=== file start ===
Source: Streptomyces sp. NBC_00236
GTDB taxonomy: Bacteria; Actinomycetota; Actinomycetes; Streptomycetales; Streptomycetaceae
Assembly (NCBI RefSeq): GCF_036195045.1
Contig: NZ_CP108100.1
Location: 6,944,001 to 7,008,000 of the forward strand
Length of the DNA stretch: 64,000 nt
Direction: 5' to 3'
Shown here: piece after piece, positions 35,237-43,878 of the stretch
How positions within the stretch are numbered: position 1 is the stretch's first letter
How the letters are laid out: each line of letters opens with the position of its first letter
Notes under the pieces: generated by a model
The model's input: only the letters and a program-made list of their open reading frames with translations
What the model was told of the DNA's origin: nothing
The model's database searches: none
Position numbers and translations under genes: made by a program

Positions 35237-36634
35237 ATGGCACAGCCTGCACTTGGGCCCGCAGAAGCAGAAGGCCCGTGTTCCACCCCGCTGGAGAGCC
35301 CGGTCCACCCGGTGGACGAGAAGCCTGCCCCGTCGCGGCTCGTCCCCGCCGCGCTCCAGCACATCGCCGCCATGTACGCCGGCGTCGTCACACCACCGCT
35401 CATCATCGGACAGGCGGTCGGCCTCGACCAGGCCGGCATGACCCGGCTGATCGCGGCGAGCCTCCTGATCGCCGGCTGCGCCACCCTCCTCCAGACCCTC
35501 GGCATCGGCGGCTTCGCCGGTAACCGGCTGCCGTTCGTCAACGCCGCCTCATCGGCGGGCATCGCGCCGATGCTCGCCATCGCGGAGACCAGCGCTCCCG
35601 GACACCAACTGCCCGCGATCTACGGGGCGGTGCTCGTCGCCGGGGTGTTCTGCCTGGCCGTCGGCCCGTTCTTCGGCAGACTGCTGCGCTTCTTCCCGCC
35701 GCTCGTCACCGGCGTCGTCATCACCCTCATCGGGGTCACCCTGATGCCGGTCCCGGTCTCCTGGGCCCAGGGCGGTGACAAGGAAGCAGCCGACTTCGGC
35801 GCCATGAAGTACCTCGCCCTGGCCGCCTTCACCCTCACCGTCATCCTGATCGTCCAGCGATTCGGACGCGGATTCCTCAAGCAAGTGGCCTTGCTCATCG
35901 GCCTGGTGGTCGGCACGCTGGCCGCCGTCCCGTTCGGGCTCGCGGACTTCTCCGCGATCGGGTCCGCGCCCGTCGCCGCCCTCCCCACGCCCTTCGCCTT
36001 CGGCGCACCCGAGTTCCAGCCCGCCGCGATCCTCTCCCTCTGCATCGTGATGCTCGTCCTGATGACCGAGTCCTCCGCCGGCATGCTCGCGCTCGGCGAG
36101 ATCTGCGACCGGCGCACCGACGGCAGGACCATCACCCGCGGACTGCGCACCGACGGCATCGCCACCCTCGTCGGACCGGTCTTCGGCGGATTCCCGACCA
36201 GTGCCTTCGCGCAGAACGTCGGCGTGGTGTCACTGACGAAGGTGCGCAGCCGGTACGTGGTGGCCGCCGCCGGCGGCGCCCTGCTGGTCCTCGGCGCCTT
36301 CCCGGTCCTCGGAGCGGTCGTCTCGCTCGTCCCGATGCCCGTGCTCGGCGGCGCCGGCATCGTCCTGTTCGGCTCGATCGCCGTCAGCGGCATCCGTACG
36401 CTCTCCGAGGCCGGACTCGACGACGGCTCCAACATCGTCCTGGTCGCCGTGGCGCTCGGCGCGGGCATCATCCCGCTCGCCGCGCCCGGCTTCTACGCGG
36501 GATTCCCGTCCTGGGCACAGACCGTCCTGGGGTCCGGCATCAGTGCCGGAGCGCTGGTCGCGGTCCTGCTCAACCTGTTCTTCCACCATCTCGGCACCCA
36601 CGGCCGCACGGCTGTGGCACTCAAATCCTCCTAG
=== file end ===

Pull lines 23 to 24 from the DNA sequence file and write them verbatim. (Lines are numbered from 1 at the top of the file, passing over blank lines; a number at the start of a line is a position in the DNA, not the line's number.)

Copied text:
35801 GCCATGAAGTACCTCGCCCTGGCCGCCTTCACCCTCACCGTCATCCTGATCGTCCAGCGATTCGGACGCGGATTCCTCAAGCAAGTGGCCTTGCTCATCG
35901 GCCTGGTGGTCGGCACGCTGGCCGCCGTCCCGTTCGGGCTCGCGGACTTCTCCGCGATCGGGTCCGCGCCCGTCGCCGCCCTCCCCACGCCCTTCGCCTT